The recent Ministerial Resolution on the Saudisation of the sale and repair of mobile phones, together with the earlier resolutions on the retail of female clothing, indicate a growing approach by the Ministry of Labour to require the complete Saudisation of certain activities within the retail sector. In this article we examine the existing requirements and also the proposal for a weighted Nitiqat.

Sale and repair of mobile phones

Ministerial Resolution 1592 of 28/5/1437 H provides that all employers selling mobile phones and accessories as well as providing repair services must be staffed entirely by Saudi nationals. This requirement is being implemented in two stages: a) 50% Saudisation must be achieved by 1 Ramadan 1437 (approximately corresponding to 5th June 2016); and b) 100% Saudisation must be achieved by 1 Thu Hija 1437 (approximately two months later).

Any establishments selling other items may continue to do so provided they ring fence or separate the sale of mobile phones and accessories as well as repair services from other retail activities or products and apply, the Saudisation requirement within that sales unit. If the establishment is not able to ring fence the sale activities then it must stop selling mobile phone and accessories.

Once the two implementing dates have passed there will be a fine of SR 20,000 per non KSA employee engaged to sell or repair mobile phones and accessories and the fines double on a repeat violation.

Many have analyzed the new resolution as a measure designed to curb fronting businesses or ‘tasattur.’

Women in the Retail Sector

The Ministry of Labour has over the past two to three years been campaigning to ensure that the sale of women’s clothing (specifically lingerie) is entirely serviced by Saudi women. It is in a fact a legal requirement for retailers to staff such sections with Saudi women and the Ministry of Labour recently made an announcement in this regard.

The Ministry’s announcement stated that there is no relaxation of the published requirement and that it will be strictly enforced and fines imposed as applicable. In seeking to provide guidance for retailers the Ministry clarified in its announcement that retailers can make the following adjustments:

  • For small to medium retail outlets employing five employees or more and selling women’s lingerie, these outlets must be staffed entirely by women or the retailers must stop selling lingerie;
  • In large outlets with many departments or divisions, the sale of lingerie should be ring fenced or sectioned off into a separate area which should be staffed entirely by women and with a female head or manager.This section should also have a sign stating that only women are permitted to enter it;
  • The separate section can be staffed by men in the morning and afternoon (provided proper signage is used) and only if self service is permitted, i.e. female customers may examine items and freely serve themselves during those times within that section; and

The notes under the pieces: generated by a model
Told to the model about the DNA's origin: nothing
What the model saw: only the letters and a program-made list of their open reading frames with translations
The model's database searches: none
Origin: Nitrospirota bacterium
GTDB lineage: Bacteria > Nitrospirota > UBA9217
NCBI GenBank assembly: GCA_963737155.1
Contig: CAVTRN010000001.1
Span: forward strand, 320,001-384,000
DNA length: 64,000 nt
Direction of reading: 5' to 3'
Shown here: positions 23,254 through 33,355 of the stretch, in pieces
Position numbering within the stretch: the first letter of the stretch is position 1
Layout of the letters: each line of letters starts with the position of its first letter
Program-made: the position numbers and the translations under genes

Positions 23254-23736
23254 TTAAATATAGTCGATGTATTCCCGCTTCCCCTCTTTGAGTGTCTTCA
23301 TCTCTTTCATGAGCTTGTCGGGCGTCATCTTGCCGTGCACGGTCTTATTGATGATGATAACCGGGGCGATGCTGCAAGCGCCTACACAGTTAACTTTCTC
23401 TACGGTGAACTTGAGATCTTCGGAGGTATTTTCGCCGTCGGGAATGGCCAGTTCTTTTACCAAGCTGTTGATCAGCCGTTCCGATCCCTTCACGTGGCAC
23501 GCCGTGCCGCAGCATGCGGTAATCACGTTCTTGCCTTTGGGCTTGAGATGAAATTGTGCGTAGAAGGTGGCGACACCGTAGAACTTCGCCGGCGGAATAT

• Outlets with mixed retail items such as supermarkets, hypermarkets, foodstores, household item stores, furnishing stores, toy stores and so on are not permitted to sell female lingerie.

Proposal to Saudise Recruitment and HR Consultancy

The Ministry of Labour is currently consulting through its on line portal Maan, regarding its proposal to require all employees employed within HR consultancy providers and recruitment agencies to be Saudi nationals. The proposal also provides that any individual performing the recruitment function or the HR function in an employer should be a Saudi national. The belief being that a national in such roles will be more minded to recruit and source nationals rather than foreigner.

Proposal for a Weighted Nitiqat

Another measure the Ministry is currently consulting on through Maan, is the proposal to introduce additional weighting through Nitiqat to encourage what it describes as quality Saudisation; meaning the employment of Saudis for sustained periods of time, the employment of highly paid Saudi nationals and the greater employment of Saudi women.

The proposal is for greater weighting to be given according to a) how many Saudi women are employed within the business as a percentage of the total number of employees; b) how many Saudi nationals (men and women) are employed within the top 25% of the most highly paid employees within the business; and c) the ability of an employer to retain Saudi nationals for three years or more, with an employee completing three years of service then being given additional weighting of 20% over the following three years subject to counting for a maximum of four employees. The employee would be able to obtain a certificate from the Ministry under Nitiqat confirming is status as such an individual.